PIKEVILLE – Pike County Judge-Executive Wayne T. Rutherford, District 93 Rep. W. Keith Hall and District 5 Magistrate Hilman Dotson are working to connect the Phelps area and give them access to the rest of the area by proposing a coal-to-road project.
The fiscal court unanimously passed a declaration of emergency in regard to routes 194 and 632, which run from Johns Creek to Phelps, because of the increased danger and multiple traffic accidents occurring on the road.
“Due to the number of accidents and deaths on this road we need to move to get this done,” Rutherford said. “Millions have been put in to state coffers from the production of coal and natural gas from this area.”
Rutherford added that these long, winding roads have 18-wheelers traveling in both lanes, which increases the danger of traveling either to or from the Phelps area.
“These roads have been the site of many traffic accidents for years,” Dotson said. “There is a mountain on one side and a creek on the other. The three of us have been working toward getting this done and this is a big step forward. It would mean a lot to people who have gone way too long without a safe highway. US 23 and US 119 are completed and US 460 is nearly completed.”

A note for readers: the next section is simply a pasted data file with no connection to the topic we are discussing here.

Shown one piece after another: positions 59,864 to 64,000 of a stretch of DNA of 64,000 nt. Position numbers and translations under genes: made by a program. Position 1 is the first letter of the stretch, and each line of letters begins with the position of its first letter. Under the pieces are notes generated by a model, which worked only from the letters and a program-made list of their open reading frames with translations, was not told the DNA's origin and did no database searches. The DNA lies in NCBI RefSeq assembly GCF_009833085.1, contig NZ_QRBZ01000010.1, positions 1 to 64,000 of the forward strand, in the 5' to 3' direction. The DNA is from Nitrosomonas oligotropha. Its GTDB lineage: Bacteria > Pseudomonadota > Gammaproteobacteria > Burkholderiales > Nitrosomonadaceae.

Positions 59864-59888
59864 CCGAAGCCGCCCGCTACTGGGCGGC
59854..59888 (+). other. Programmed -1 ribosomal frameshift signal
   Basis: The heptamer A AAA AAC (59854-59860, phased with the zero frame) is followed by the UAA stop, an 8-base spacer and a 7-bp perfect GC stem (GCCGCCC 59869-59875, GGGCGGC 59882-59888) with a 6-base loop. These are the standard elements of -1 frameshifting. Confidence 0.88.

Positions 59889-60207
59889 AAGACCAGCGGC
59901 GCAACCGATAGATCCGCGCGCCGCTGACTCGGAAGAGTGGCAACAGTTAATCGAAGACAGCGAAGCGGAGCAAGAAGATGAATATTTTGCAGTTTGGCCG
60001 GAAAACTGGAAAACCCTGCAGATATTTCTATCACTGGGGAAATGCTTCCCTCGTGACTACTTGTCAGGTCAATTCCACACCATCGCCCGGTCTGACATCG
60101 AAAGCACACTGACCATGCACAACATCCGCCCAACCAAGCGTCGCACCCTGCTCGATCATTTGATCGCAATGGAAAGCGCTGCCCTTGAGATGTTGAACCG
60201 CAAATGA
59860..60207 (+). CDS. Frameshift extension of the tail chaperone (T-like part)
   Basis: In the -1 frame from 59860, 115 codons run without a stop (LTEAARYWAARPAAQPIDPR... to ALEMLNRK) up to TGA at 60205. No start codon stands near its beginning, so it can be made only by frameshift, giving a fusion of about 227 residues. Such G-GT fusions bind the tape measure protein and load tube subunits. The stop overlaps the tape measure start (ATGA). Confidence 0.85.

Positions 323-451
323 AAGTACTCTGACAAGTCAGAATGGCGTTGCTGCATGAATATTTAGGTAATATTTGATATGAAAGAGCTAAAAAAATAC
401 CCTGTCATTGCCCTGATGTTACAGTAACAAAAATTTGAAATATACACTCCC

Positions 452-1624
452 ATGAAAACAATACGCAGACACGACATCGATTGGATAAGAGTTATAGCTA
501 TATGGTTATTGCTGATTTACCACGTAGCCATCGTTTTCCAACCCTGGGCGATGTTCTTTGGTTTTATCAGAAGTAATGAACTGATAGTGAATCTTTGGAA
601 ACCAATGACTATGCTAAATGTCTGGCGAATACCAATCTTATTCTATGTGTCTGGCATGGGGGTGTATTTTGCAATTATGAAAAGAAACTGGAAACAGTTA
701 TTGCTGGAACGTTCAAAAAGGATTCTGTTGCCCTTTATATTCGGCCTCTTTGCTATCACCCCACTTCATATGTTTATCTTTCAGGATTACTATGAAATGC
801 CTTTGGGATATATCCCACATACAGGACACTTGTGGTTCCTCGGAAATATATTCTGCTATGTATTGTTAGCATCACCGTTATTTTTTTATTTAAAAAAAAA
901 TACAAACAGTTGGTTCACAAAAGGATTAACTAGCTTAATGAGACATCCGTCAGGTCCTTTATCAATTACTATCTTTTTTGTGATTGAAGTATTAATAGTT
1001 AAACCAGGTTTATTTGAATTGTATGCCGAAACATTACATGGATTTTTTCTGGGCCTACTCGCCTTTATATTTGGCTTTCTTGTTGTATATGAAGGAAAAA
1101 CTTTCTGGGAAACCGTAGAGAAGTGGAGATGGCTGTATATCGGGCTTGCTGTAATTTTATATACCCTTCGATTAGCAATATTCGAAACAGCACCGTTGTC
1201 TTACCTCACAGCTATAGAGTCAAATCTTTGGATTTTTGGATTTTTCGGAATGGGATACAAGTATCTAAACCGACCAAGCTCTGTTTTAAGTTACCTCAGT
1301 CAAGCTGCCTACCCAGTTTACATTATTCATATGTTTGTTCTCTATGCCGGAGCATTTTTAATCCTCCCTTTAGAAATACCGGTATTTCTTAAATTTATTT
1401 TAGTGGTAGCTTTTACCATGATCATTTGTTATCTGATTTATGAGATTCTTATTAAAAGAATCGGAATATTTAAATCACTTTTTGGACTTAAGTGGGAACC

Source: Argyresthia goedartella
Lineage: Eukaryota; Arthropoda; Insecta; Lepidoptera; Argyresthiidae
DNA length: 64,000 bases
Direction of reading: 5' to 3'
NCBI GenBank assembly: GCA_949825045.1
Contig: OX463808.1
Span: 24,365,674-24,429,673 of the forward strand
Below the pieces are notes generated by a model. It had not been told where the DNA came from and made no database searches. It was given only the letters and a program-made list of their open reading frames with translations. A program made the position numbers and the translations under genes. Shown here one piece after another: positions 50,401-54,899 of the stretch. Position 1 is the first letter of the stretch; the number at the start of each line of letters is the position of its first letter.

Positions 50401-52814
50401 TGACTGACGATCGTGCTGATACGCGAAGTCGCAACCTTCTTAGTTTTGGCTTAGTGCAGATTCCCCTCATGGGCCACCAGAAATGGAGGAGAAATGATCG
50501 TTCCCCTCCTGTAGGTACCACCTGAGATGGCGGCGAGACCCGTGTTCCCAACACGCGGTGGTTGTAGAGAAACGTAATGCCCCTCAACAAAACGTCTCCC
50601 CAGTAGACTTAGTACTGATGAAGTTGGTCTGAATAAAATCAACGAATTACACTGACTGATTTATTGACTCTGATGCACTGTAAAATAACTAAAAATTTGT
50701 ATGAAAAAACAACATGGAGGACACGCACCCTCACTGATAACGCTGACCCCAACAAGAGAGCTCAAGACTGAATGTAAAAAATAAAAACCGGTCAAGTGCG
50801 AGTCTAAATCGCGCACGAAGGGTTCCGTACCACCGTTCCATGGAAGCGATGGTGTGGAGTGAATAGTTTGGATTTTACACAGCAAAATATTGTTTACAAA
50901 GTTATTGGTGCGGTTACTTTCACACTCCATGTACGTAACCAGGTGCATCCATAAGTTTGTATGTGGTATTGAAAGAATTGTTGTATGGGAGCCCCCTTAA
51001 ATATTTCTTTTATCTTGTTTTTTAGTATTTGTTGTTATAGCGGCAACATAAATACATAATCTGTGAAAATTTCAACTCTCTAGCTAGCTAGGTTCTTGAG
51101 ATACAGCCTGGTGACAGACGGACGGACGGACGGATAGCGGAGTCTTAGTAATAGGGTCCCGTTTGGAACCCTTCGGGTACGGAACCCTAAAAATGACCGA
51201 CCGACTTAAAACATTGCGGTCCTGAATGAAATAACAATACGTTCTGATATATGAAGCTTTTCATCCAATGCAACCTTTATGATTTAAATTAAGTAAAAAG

The contour mining method consists of removing overburden from the seam in a pattern following the contours along a ridge or around a hillside. This method is most commonly used in areas with rolling and steep terrain. A ridge of undisturbed natural material 15 to 20 ft (5–6 m) wide is often intentionally left at the outer edge of the mined area. This barrier adds stability to the reclaimed slope by preventing spoil from slumping or sliding downhill, making it ideal for the construction of a road.
Pike County Office of Energy and Community Development Director Charles Carlton also said he sees the coal-to-road idea as the only way a road could be constructed.
“They do this in Virginia and West Virginia and an ongoing coal-to-road project in Floyd County,” Carlton said. “It’s a win-win-win situation: coal gets mined, a road gets built and people get better access to and from their homes.”
The current economic downturn makes the coal-to-road idea more feasible than the conventional way of building a road.
“The people of the Phelps area deserve a better road,” Hall said. “There is really no good way to get in and out of Peter Creek. But with the constant coal mining and natural gas production in that area, a coal-to-road project makes a lot of sense.”